-
    After much more frustration I have (likely) discovered some more subtleties of reworking; have not used the oven but only hot air

    When I only do 185 - 190 deg C just so the solder melts I am getting non-contacting pads. As soon as I go 200+ no more opens, but the sensitivity is badly impacted; also it self-centers much better at higher temps.
    I am, how should I say, in despair... Since i am unable to find any folks with my problem on the internet I am pretty sure it is me botching it.
     
  9. shrtrnd

    shrtrnd

    3,773
    493
    Jan 15, 2010
    I don't know the manufacturer of your chips, but my experience is that the original manufacturer usually has their test procedure data available. Sometimes you have to dig through their website for the technical specs, and if you can't find them on-line, use their 'contact us' email option to ask for them. Manufacturers specify their specs, and they have to back those specs up with the data.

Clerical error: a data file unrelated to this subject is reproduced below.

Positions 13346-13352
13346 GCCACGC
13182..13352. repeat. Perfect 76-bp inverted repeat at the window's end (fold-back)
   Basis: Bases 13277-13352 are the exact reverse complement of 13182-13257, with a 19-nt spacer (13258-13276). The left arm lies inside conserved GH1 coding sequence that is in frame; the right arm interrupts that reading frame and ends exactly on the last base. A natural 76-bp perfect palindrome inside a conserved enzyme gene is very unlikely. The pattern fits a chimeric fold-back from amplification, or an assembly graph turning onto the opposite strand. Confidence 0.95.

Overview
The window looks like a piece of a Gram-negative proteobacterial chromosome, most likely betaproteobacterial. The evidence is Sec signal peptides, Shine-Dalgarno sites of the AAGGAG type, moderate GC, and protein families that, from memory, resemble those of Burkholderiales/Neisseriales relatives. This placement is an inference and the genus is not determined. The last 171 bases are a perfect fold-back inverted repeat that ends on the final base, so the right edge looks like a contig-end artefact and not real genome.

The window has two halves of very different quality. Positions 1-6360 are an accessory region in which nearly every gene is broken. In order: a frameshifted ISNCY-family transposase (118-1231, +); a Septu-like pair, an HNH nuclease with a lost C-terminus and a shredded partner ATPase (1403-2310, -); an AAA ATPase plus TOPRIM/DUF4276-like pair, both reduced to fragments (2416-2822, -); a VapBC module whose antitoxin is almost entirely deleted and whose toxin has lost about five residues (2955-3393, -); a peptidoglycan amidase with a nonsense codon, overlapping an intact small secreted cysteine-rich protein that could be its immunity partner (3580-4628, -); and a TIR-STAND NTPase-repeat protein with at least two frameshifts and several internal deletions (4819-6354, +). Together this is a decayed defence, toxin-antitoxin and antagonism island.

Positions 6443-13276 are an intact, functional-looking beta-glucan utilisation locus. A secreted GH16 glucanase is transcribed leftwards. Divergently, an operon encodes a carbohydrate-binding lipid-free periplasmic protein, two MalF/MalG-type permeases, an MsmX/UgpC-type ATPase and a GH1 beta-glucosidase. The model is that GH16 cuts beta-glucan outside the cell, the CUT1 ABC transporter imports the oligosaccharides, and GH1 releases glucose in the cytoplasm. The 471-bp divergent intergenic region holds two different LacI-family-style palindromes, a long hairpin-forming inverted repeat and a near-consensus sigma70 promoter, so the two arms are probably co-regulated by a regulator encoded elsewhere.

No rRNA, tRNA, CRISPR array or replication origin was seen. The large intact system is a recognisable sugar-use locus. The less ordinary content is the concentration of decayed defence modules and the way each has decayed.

I'd go after the manufacturer's website and get a copy of their procedures for testing and installing their component.
    There may be something in their process that you're missing in just reading their list of specs.
    Also, I'm going to mention something you may consider.
    Humidity plays an important part in testing. If you're in a high humidity area, baking the components and then exposing them to
    high humidity immediately afterward might be causing them to suck moisture out of the air while the components are cooling.
    May not be a problem for you, but wanted to mention it.
    When I experience problems like you're seeing, as annoying as it sounds, I go back over what I want to do step-by-step, and reverify everything I did. I've learned that when I get to step #3, or whatever, during my re-evaluation of my procedure, I inadvertently 'assumed' something, without actually checking that detail thoroughly. It might not help if you have a temperature control problem or some other basic technical issue you can't verify. But for me, I find out what's wrong with the result I got, by re-checking my test procedure and finding something specific I made a wrong assumption about.
    I know you're convinced, but I am suspicious of your baking oven temperature regulation. (even though you've eliminated it)
    Still offering you good luck in getting to the bottom of this quandary.
    Do you know anyone else in your area with your skill level, who can take a look at what you've got, and see if they can find a
    fault or omission in the procedure you're using?